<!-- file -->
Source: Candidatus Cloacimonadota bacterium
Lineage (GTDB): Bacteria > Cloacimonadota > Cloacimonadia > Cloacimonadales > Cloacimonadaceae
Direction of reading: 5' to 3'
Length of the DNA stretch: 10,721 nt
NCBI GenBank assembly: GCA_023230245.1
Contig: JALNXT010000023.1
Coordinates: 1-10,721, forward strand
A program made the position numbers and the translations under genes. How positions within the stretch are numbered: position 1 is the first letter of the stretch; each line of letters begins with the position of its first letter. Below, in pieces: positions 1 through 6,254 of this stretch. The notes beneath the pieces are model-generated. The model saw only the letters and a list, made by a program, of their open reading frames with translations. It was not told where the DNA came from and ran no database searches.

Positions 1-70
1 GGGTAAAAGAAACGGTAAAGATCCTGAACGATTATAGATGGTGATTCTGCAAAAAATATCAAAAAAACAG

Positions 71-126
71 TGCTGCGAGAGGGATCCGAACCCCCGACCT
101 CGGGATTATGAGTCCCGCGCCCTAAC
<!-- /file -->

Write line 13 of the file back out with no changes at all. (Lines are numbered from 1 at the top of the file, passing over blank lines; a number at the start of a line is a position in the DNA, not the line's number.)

101 CGGGATTATGAGTCCCGCGCCCTAAC